Rabbi Alexander Kress
I spent the majestic summers of my childhood at Camp Harlam in Pennsylvania - a crown jewel of the URJ camping system - much like Camp Eisner in our region. Camp instilled in me a love of Shabbat, the importance of community, and the joy of taking two or three showers a day. Only at camp did my week orbit around the gravitational pull of Judaism.
But in one significant moment, camp let me down. I have a vivid memory of a shiur (Hebrew for lesson) one morning in which we were discussing our beliefs about God. The space felt safe, and we freely expressed our feelings on God under the shade of a big tree. After making it all the way around the circle, the rabbi leading the session simply said, “I don’t believe in God.”
“What?” I thought. “The rabbi doesn’t believe in God?” It was an “a-ha” moment in a negative way because it enabled me to cease wrestling with God. It justified an immature disbelief and let my nascent theology off the hook with the short quip, “I don’t believe in God.”
After five years of theological dormancy, I encountered the ideas of Baruch Spinoza in college. I had never entertained or explored ideas of God outside of the biblical character. Without grasping the sophistication of Spinoza’s philosophy, I quickly latched on to his panentheism. I found the elementary notion that God and nature are one,, relatable. I enjoyed the idea that God is the force of the universe that everything unfolds from; an ever-unfurling chain of events. I loved that Spinoza’s God was the antithesis of the Bible’s anthropomorphic God that I failed to relate to. Ultimately, the ideas of Baruch Spinoza reignited my wrestling match with God. However, my reflex response to, “Do you believe in God?” remained a curt, “No.”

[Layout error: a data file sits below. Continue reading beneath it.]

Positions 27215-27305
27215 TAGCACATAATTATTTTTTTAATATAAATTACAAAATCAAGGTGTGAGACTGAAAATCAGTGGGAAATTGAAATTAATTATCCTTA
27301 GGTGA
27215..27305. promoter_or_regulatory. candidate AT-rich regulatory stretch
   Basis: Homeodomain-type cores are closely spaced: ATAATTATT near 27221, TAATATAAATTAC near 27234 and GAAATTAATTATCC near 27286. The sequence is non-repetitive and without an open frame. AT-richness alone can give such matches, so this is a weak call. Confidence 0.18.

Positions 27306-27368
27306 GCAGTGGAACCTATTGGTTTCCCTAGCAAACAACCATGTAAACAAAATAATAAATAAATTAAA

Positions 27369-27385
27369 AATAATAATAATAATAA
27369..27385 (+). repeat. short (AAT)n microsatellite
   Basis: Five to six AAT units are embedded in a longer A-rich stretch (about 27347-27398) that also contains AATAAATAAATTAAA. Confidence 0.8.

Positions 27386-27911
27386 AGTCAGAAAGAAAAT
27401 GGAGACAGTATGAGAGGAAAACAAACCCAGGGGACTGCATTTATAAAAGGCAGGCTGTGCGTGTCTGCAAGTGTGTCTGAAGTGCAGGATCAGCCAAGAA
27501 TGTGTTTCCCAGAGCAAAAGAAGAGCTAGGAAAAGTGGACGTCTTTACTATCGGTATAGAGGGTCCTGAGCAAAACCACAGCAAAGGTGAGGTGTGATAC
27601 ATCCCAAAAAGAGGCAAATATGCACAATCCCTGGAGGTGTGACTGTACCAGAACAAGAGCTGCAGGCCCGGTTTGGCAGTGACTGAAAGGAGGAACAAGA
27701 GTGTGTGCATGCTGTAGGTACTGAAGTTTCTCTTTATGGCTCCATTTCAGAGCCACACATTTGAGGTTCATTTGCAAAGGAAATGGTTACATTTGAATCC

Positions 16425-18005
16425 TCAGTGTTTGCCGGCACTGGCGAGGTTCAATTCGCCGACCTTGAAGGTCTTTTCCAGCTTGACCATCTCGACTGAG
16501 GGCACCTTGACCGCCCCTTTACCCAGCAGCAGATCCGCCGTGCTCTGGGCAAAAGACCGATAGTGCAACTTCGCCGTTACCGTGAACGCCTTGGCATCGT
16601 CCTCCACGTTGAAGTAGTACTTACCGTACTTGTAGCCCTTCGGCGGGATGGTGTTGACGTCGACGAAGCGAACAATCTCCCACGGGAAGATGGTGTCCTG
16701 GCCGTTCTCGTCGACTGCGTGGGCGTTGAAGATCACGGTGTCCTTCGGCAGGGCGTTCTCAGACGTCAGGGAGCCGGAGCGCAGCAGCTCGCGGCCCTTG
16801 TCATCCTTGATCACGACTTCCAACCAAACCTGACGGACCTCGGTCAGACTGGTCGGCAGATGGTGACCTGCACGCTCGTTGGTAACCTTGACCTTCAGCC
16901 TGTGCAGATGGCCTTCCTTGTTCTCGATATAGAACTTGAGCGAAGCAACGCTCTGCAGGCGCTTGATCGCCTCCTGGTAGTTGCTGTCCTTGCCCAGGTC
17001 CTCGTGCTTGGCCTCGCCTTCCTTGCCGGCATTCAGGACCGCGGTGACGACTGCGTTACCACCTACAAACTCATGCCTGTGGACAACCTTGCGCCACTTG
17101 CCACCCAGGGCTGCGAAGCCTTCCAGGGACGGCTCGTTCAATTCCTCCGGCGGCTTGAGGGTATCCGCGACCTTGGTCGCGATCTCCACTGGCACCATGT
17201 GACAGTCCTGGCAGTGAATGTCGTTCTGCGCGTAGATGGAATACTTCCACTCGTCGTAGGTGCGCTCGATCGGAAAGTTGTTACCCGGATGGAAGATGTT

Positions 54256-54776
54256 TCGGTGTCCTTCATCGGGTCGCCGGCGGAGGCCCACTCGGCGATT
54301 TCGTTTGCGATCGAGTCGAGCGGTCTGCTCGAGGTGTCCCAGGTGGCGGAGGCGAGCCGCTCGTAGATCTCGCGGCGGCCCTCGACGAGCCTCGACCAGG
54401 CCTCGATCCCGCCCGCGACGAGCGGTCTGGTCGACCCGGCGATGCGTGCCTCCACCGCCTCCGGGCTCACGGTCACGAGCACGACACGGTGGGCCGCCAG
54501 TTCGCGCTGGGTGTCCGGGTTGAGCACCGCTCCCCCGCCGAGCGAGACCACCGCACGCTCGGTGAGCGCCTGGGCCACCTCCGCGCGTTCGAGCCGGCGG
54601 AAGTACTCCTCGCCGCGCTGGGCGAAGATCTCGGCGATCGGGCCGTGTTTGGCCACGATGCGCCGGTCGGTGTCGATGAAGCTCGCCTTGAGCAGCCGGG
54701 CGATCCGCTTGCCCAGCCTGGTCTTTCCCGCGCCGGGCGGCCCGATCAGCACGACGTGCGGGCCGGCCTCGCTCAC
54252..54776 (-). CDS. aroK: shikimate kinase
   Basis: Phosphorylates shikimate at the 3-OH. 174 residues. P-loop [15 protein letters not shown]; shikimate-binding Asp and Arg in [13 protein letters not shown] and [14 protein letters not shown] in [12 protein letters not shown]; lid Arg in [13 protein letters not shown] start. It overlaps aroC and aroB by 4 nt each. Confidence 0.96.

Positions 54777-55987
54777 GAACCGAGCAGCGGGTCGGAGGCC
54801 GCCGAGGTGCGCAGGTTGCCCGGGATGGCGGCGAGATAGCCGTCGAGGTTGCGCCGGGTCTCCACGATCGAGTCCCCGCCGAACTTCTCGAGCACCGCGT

Not until I reached rabbinical school did God have any place in my Judaism. In retrospect, that makes me incredibly sad. God is not just a character in the Torah. God is an attitude, a presence, the innate feeling in your kishkes of right and wrong. For well over a thousand years, our tradition has understood that we cannot confine God to a biblical box, to an archetype that is childishly easy to deny. Yet somehow, those sophisticated ideas of God never made it into my Jewish education.
Over the course of the year, I am teaching a course around the question, "Is Judaism God-optional?" In a buffet of theological novelties, I promise the faithful, the questioning and the atheist will all sink their teeth into thought-provoking, meaningful ideas of God that just might make you change your answer to the question: Do you believe in God?
Rabbi Alex Kress